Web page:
At 5:00 am this Saturday morning, on orders from Mayor Thomas Menino, Boston police raided and cleared the Occupy Boston site, ending the 150-tent encampment that began September 30, 2011 at Dewey Square in the heart of Boston’s financial district. At the time of the police action, roughly 50 tents and 100 occupiers were in the park, directly across from the Federal Reserve Bank and South Station, Boston’s train/subway/commuter rail hub. According to Police Superintendent William Evans, several dozen were arrested for trespassing, and several for “locking arms and resisting arrest.” Bulldozers are being used to remove tents, and the site has been barricaded.
The encampment was prepared for the raid. The logistics, medical, library, and food tents had been removed to safety Thursday night, to preserve that infrastructure for future occupations. A state court ruling on Wednesday by Judge Frances McIntyre lifted a temporary restraining and gave the mayor the legal opening to issue an eviction order effective midnite Thursday. That night, several thousand supporters rallied to defend the site, in what turned into a dance party.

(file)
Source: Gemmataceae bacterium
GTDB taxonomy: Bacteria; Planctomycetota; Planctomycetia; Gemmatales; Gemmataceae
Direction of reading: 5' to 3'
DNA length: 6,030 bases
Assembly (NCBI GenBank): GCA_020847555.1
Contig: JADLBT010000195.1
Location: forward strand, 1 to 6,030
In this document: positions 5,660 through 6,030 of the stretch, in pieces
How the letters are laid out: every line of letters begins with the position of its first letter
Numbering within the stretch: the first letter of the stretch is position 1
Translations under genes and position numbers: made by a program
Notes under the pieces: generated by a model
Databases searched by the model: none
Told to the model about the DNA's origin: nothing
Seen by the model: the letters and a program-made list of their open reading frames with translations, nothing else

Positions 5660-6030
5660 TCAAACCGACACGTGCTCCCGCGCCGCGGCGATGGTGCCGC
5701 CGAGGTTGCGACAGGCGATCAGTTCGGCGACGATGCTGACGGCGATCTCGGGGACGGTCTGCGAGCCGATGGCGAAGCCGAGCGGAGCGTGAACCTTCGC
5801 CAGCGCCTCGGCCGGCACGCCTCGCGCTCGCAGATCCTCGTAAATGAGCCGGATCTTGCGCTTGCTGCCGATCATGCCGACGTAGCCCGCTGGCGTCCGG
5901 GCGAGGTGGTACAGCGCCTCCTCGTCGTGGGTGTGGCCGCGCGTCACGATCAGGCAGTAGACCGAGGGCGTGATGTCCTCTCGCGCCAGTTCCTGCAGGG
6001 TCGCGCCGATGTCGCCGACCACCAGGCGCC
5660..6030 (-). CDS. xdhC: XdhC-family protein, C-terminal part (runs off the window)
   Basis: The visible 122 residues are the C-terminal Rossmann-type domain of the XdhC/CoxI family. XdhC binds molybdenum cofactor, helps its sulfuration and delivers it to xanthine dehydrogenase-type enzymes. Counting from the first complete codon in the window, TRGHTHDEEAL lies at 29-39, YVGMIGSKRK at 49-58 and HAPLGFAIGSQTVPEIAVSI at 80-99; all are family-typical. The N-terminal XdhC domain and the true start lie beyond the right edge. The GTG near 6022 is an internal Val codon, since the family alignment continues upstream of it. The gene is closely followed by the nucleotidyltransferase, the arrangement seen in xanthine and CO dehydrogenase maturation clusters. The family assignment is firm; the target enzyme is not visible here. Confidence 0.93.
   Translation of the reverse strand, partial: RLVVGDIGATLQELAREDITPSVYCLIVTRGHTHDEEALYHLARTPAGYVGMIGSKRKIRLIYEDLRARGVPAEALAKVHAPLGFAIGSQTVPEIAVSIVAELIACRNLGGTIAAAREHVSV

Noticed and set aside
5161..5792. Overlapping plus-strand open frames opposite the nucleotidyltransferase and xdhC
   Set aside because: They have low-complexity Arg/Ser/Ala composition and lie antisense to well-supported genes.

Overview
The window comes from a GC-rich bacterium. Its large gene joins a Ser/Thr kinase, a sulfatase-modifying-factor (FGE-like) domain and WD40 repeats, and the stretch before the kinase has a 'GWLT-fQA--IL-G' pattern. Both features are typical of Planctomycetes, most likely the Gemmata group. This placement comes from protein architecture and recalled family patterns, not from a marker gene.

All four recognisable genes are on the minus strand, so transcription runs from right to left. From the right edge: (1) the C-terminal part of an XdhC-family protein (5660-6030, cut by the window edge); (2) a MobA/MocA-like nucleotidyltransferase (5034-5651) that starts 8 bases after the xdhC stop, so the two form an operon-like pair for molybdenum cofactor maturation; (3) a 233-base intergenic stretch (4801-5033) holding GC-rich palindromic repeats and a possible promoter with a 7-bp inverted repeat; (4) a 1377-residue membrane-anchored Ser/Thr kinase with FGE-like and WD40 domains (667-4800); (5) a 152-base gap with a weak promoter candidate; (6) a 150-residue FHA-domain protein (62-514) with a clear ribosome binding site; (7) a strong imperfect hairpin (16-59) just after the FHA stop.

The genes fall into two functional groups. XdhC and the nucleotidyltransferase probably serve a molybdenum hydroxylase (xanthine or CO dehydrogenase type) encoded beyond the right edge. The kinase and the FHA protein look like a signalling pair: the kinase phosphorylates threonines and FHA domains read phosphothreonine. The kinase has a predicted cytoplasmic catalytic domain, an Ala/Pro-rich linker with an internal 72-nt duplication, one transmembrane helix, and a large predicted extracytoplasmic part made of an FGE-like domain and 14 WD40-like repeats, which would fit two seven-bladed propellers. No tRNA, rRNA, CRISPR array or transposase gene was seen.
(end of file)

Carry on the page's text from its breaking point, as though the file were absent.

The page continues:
Knowing that a raid was imminent, Friday night’s General Assembly was somber and resolute, as speakers addressed how to continue advancing the Occupy movement in the post-Dewey-Square phase -- without the advantages and the problems of holding land. A General Assembly will be held at 7 pm tonight at the Boston Commons Band Stand (further updates at http://www.occupyboston.org/).
Judge McIntyre’s ruling is still being examined for legal precedent. She acknowledged that the expression at Dewey Square fell under First Amendment free speech protections, but focused on the word “occupation” that “speaks of boldness, outrage, and a willingness to take personal risk.” Against the claim that “the occupation is the message,” she wrote that “occupation, defined as taking possession by settlement or seizure, is not a symbol or expressive conduct that is constitutionally protected.”